Taking a closer look
New community group hopes to settle the stalemate between CUSD and unions
This is what gridlock looks like in Chico: A crumbling school district that says it has a $9.5-million operational deficit can’t seem to cajole its largest union into re-opening contract negotiations. A teachers union, telling its rank-and-file that Chico Unified School District has only a $2.5-million deficit, refuses to bargain and files a grievance and an unfair-labor-practice charge against the district.
Meanwhile, the CUSD board discusses grim cuts in spending that could close schools and eliminate programs at meetings that are attended by only a few members of the public.
Enter a citizens committee that hasn’t yet adopted a name or elected a president, but says it wants to help break through gridlock and involve the public in Chico Unified’s most severe financial crisis ever. Members of the group planned to introduce themselves at a special March 3 Board of Trustees meeting. Several members—builder Rory Rottschalk, attorney John Burghardt and North Valley Community Foundation CEO Alexa Valavanis—agreed to talk to the CN&R prior to the meeting.
Rottschalk, a structural engineer whose Chico company builds Los Angeles parking structures, said he became involved in the citizens group out of a belief that, ultimately, community members are the stewards of their public-school system.
“We are the stewards, and yet we have relinquished our responsibility to the district and employee groups,” Rottschalk said. “We believe the community should take responsibility for the kids, a responsibility we’ve relegated to others. We have to engage at a level deeper than just paying our taxes.”
The Chico Unified Teachers Association has fought bitterly with the district for many years, and this year—despite the severe financial crisis the district faces—has been no different. The union filed unfair-bargaining complaints against the district after the CUSD published its proposed contract revisions in the Nov. 6 “Superintendent’s Update”—Kelly Staley’s newsletter e-mailed to district employees and hundreds of community members.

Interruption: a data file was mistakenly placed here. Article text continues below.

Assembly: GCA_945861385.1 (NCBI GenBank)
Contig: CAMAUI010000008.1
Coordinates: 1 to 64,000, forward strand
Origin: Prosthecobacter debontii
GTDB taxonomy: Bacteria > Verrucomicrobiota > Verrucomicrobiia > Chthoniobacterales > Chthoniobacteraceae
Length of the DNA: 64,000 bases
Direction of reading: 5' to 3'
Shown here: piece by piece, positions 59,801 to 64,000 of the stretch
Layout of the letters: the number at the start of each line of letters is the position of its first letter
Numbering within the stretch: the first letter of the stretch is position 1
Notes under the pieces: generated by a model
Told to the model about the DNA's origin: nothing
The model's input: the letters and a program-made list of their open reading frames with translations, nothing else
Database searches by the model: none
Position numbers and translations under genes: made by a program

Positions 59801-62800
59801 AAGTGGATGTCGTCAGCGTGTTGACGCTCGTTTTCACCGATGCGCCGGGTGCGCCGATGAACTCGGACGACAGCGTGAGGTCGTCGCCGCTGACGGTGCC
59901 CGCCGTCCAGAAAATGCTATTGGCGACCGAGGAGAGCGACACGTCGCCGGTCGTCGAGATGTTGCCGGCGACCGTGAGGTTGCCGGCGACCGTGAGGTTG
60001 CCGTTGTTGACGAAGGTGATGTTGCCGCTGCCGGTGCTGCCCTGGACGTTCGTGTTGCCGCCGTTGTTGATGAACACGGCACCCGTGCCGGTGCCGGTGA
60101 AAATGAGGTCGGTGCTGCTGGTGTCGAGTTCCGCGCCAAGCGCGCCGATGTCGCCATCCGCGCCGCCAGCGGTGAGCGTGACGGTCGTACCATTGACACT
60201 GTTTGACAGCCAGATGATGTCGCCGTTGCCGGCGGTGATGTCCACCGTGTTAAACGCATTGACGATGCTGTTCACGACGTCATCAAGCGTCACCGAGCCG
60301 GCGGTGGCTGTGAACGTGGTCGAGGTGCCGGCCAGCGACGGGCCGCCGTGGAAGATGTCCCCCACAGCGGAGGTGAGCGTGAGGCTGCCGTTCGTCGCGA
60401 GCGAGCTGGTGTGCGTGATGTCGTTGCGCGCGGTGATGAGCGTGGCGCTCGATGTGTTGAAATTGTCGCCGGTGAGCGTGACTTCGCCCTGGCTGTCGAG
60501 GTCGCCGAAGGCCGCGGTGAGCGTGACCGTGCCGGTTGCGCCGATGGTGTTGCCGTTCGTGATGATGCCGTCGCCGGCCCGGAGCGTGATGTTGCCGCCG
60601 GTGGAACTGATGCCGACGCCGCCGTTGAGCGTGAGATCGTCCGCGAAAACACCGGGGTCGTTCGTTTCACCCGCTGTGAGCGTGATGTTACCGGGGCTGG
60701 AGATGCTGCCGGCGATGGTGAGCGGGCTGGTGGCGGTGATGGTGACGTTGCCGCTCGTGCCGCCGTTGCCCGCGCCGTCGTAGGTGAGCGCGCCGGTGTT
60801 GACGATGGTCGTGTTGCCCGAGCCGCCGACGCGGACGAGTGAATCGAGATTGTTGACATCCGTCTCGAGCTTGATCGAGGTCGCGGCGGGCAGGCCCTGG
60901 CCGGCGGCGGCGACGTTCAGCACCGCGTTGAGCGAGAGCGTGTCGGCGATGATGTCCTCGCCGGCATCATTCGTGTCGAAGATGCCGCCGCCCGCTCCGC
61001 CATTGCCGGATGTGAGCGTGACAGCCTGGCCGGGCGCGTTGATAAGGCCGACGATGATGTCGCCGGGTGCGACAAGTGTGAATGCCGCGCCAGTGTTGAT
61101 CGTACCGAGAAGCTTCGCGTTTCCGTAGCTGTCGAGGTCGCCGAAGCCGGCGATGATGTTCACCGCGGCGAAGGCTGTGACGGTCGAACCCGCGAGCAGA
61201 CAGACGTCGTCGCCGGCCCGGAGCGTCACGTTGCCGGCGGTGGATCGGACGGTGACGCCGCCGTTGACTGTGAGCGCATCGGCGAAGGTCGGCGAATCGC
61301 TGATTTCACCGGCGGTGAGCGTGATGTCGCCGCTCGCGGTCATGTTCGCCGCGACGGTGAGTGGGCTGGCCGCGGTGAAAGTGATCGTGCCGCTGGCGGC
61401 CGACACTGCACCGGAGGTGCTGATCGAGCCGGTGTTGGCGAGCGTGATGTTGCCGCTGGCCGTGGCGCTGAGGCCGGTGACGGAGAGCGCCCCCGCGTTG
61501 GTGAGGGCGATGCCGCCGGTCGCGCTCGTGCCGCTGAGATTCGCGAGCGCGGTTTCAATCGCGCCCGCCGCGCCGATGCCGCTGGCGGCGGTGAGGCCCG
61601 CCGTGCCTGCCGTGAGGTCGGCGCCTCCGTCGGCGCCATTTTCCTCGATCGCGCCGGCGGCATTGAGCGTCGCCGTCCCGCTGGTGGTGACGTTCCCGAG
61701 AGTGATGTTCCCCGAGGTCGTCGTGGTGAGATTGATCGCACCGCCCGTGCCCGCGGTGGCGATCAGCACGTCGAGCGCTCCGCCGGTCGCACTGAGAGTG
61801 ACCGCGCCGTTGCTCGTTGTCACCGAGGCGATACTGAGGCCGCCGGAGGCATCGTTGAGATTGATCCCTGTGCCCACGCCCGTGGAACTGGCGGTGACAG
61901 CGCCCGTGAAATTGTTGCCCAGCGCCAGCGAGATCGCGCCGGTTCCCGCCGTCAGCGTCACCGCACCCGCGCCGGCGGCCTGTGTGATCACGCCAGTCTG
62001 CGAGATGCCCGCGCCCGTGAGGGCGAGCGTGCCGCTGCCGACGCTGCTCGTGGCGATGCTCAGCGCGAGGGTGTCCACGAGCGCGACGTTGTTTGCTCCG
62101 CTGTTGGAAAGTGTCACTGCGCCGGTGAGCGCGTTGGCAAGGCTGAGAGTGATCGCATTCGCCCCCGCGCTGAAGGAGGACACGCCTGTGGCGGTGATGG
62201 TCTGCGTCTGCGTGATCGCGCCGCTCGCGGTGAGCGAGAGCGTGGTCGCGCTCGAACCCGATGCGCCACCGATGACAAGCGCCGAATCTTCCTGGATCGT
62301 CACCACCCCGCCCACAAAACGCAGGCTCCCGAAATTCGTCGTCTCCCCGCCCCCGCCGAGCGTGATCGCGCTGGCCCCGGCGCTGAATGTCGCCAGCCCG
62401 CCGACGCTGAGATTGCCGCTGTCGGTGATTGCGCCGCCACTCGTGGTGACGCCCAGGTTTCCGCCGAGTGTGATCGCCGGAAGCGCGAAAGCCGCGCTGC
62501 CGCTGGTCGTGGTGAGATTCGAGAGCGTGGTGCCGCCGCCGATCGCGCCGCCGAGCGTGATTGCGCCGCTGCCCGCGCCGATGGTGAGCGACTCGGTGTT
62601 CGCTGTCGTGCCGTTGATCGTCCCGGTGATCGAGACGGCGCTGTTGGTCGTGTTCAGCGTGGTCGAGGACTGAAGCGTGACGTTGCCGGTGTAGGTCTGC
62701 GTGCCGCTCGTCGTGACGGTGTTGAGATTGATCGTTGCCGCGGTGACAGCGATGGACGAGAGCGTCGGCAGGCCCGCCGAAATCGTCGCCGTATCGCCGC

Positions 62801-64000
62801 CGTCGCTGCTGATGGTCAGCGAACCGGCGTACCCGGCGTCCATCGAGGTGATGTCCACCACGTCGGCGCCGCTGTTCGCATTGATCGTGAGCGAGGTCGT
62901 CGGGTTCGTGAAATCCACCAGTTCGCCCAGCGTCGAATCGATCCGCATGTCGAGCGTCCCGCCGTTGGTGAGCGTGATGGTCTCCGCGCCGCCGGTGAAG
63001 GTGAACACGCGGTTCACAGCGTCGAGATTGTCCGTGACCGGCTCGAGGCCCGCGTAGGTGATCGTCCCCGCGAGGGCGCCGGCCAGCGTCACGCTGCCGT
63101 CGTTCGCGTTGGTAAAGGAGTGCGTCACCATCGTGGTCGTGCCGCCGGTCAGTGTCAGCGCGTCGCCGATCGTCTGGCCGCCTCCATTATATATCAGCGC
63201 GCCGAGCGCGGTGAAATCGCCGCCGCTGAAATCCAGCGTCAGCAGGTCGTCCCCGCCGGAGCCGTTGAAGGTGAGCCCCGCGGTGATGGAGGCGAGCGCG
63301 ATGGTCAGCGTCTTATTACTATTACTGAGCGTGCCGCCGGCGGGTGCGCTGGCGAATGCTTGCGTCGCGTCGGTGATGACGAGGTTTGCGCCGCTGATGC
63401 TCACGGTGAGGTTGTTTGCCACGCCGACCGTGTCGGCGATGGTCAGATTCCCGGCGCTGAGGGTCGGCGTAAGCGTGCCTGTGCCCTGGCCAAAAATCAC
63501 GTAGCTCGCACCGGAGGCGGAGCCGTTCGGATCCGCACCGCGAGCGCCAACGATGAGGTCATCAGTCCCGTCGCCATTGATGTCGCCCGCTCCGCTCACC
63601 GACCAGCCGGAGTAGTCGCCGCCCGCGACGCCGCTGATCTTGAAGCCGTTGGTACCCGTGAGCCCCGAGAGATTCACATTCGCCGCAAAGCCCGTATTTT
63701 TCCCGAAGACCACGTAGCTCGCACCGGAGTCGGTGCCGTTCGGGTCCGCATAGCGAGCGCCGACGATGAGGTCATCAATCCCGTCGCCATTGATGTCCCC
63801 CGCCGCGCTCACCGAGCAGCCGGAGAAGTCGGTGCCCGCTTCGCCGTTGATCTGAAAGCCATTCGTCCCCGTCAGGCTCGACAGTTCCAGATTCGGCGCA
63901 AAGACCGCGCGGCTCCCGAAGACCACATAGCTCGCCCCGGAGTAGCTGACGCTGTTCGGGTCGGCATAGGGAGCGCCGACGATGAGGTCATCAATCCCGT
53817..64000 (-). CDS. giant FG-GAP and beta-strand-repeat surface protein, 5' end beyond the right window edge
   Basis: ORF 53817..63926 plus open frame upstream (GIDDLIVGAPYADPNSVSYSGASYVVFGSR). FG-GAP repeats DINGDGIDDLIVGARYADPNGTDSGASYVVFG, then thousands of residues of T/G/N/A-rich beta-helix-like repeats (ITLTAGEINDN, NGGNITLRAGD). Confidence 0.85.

The district says opening negotiations quickly is crucial in order to begin paring down the deficit and to avert the necessity of a state loan and state takeover of the district. The union, in response, says it won’t waive the usual timetable for negotiations because the district broke collective bargaining rules last fall.
In another effort at opening up new communication channels, representatives of the three unions and the district planned to give brief updates on negotiations at each board meeting beginning on March 3.
The citizens group is composed of a dozen Chico residents who had met twice and held other discussions by phone and e-mail when the CN&R went to press. Members said they would begin their work by going to board meetings and investigating claims made by both the unions and the district. Later, they plan to help with fundraising.
Rottschalk, in an interview in his north Chico office, indicated he was shocked that the district and the teachers union have such vastly different views of the amount of the deficit. “Here’s a very significant point of difference that’s going to stop the discussion right now,” Rottschalk said. “Is the deficit $2 million or $9 million?”